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$n$ balls are thrown randomly into $k$ bins, where the bins have a limited capacity $c$. If a ball would land in a full bin, it "bounces" randomly into a different bin, until it finds a non-full bin.

How many bins are expected to be full after all balls have been thrown? A solution for $c = 2$ for $n < 2k$ is specifically what I'm after. (So in this case, finding the number of empty bins is just as good.)

I'm having trouble dealing with the fact that the number of eligible bins changes as the balls are thrown, depending where they have landed so far. I've looked at other ball-and-bin problems here, but I can't find any that have this feature. Edit: This question also has this feature but has no answer. One commenter says "Unfortunately this is, as far as I'm aware, a rather intractable problem." But perhaps something can be done for $c=2$.

If you want to know, I'm trying to calculate equilibria for a population simulation where creatures (players) may or may not run into each other. If a creature is lucky enough to not run into another creature (like a single ball in a bin), it gets free food. If two creatures run into each other (two balls in a bin), they play a round of hawk-dove. The sim assumes a creature can tell when two creatures are already meeting at a location, and then stays away.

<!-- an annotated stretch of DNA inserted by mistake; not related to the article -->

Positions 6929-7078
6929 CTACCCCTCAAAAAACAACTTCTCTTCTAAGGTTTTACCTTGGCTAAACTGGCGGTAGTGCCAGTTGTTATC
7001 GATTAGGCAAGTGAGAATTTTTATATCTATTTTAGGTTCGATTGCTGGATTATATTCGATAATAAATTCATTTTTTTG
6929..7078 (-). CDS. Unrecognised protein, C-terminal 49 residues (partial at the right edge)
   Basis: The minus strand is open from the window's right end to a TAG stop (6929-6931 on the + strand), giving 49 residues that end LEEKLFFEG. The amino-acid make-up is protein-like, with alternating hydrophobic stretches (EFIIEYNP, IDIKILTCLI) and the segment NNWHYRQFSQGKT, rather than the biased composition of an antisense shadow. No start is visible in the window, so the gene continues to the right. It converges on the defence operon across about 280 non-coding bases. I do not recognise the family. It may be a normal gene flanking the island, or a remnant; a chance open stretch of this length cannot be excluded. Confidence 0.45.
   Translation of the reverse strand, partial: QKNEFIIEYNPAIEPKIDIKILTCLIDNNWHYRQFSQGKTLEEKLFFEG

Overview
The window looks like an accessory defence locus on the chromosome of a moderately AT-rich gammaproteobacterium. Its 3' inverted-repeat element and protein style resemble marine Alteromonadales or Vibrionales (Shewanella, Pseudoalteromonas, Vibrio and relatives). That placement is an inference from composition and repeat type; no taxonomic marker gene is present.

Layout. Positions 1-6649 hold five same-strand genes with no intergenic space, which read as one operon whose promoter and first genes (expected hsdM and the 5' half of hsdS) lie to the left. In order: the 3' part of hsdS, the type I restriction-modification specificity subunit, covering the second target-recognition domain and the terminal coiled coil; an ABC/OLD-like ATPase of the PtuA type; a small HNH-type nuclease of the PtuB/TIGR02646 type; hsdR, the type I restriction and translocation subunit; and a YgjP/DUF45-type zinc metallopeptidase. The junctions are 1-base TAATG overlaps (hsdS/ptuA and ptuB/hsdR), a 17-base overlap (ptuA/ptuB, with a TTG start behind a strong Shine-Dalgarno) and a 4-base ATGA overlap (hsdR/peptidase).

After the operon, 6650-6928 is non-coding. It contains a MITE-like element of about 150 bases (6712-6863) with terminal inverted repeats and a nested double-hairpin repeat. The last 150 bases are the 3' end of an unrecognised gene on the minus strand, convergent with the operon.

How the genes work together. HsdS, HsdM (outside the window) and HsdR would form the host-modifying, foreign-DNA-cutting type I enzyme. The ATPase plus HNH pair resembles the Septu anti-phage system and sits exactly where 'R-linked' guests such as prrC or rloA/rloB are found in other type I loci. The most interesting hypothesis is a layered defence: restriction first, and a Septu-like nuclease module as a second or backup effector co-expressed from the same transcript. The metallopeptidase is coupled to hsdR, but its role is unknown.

I could just numerically find the specific results I need, but I would love to find a general solution (for any $n<2k$, even with $c=2$).

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  • $\begingroup$ What do you want to find? $\endgroup$ – Parcly Taxel May 30 at 18:18
  • $\begingroup$ Yeah... What's the problem? $\endgroup$ – David G. Stork May 30 at 18:19
  • $\begingroup$ I want to know how many bins are expected to be full. (Added to question.) $\endgroup$ – Justin Helps May 30 at 18:22
  • $\begingroup$ Suppose you throw balls into bins (without capping the number of balls that can be in a bin) until twice the number of empty bins plus the number of bins with one ball is exactly equal to $2k - n$. Shouldn't this give you the answer? And you should be able to approximate this process really well with a Poisson distribution of balls in bins. $\endgroup$ – Peter Shor May 30 at 19:17
  • $\begingroup$ That does seem promising, but I don't find myself able to carry it through to the end. Would you be willing to carry that reasoning a bit further and put it as an answer? $\endgroup$ – Justin Helps Jun 12 at 13:43
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Suppose you throw balls into bins (without capping the bins) until twice the number of empty bins plus the number of bins with one ball is exactly equal to $2k-n$. Now, let's let $b_0$, $b_1$, and $b_2$ be the number of bins with exactly $0$, exactly $1$, and with $2$ or more balls, respectively.

We know that $$b_0 + b_1 + b_2 = k,$$ and $$ 2b_0 + b_1 = 2k-n.$$

Subtracting the second equation from twice the first one, we get that $$b_1 + 2b_2 = n.$$ Thus, if we throw balls into bins (without capping the bins) until the above condition is met, and remove all the excess balls from bins from two or more balls, the result is exactly the same as if we throw $n$ balls into $k$ bins, capping the size of the bins at $2$.